Mathematical Problems in Engineering

Mathematical Problems in Engineering / 2014 / Article
Special Issue

Partial Fractional Equations and their Applications

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Research Article | Open Access

Volume 2014 |Article ID 789769 | 5 pages |

Exact Solutions of Fragmentation Equations with General Fragmentation Rates and Separable Particles Distribution Kernels

Academic Editor: Abdon Atangana
Received27 May 2014
Revised21 Jun 2014
Accepted22 Jun 2014
Published08 Jul 2014


We make use of Laplace transform techniques and the method of characteristics to solve fragmentation equations explicitly. Our result is a breakthrough in the analysis of pure fragmentation equations as this is the first instance where an exact solution is provided for the fragmentation evolution equation with general fragmentation rates. This paper is the key for resolving most of the open problems in fragmentation theory including “shattering” and the sudden appearance of infinitely many particles in some systems with initial finite particles number.

1. Preliminaries

Fragmentation models occur in a large variety of situations including the study of stellar fragments in astrophysics, rock fracture, polymer degradation, DNA fragmentation, aggregates breakage, breakup of solid drugs in organisms, and liquid droplet decay. The theoretical framework of fragmentation dynamics can be traced back to papers by Melzak [1] (analytically) and Filippov [2] (probabilistically). In the 1980s, a systematic investigation of fragmentation models was undertaken, mainly by Ziff and his students, for example [3, 4]. They provided analytical solutions to a large class of equations of the form with power rates , and where represented the distribution of particle mass spawned by the breakage of a particle of mass . In their setting, was given by a power law with (see also [5] for a more insight regarding this case). Note that the density of particles having mass at time is denoted by . Additionally in absence of any other mechanism, the mass of all daughter particles is equal to the mass of the parent. This “local” conservation mass principle is given by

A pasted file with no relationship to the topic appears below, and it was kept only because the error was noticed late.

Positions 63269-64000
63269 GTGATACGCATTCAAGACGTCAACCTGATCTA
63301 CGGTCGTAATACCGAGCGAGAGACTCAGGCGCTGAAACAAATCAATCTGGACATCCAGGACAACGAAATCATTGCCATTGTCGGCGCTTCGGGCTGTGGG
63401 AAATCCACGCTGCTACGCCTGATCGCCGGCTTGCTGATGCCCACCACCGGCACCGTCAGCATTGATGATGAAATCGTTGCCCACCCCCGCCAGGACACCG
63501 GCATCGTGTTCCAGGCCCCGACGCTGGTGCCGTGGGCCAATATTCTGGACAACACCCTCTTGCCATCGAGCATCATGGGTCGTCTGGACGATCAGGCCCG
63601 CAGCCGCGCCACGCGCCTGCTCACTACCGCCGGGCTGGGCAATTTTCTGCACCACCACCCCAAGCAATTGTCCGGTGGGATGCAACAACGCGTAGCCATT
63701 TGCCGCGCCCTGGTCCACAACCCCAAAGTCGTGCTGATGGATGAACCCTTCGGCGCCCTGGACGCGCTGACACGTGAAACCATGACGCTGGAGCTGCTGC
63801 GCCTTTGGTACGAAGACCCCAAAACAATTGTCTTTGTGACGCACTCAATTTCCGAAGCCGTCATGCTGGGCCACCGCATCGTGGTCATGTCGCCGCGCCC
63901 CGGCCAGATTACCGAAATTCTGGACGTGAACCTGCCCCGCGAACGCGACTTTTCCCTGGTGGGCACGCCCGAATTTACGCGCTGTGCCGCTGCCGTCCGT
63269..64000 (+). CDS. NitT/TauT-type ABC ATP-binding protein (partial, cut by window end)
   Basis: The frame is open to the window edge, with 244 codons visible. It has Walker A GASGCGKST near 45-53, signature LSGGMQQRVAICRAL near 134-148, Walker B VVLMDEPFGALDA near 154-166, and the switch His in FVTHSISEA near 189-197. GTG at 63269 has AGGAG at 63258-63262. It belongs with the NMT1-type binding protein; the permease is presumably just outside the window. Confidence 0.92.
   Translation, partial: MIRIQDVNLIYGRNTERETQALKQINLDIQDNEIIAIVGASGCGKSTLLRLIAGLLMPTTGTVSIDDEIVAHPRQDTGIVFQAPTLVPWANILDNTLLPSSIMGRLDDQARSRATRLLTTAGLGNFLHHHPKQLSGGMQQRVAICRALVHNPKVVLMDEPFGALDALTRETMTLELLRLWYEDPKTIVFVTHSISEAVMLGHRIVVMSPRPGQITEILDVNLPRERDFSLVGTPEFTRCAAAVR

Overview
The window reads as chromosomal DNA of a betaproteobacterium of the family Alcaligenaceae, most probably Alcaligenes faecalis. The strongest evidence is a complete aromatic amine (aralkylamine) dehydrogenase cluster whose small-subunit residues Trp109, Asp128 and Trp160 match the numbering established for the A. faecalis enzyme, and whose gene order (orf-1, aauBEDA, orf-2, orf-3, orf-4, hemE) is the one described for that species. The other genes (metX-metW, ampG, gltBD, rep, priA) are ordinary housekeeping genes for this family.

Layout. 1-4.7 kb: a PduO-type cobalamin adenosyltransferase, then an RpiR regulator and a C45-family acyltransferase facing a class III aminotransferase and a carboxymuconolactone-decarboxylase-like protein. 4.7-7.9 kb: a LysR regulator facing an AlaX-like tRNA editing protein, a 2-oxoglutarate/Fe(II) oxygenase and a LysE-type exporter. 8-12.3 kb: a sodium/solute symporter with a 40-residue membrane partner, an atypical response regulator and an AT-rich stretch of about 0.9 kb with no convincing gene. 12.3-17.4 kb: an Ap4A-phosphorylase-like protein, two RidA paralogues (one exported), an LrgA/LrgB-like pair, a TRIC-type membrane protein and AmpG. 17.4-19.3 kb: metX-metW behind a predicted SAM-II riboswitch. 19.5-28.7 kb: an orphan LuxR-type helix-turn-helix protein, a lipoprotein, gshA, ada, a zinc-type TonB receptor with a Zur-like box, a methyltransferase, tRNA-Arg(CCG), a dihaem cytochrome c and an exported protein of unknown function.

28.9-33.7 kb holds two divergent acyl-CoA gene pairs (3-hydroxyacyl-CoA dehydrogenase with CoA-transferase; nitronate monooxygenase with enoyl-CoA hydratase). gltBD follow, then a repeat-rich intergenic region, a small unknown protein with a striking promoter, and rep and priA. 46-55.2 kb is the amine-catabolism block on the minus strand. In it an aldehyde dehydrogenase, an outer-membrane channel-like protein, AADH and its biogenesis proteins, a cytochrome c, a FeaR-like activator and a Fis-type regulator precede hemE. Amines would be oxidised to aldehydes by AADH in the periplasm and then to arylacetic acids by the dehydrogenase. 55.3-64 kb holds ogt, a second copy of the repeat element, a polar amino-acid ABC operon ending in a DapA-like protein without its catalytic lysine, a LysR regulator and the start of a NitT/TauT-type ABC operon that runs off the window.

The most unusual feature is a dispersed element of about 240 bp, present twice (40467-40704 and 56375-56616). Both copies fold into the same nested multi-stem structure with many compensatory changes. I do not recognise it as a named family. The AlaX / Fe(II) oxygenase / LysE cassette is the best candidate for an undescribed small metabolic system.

In a similar way, the amount of particles created by a particle of size is given by and may be infinite.

Formal conservation principles can be obtained through the means of local conservation principles (3) and (4) and the integration of (1).

This paper extends the class of power law rates to any positive and continuous function on and it is assumed that is separable and can be written as where in order to satisfy the local mass conservation rule. Moreover, it is assumed that is any continuous function on . A generalization of the power law described in (2) can be found in (6) which has the advantage of allowing the number of daughter particles, to depend on the parent size [6].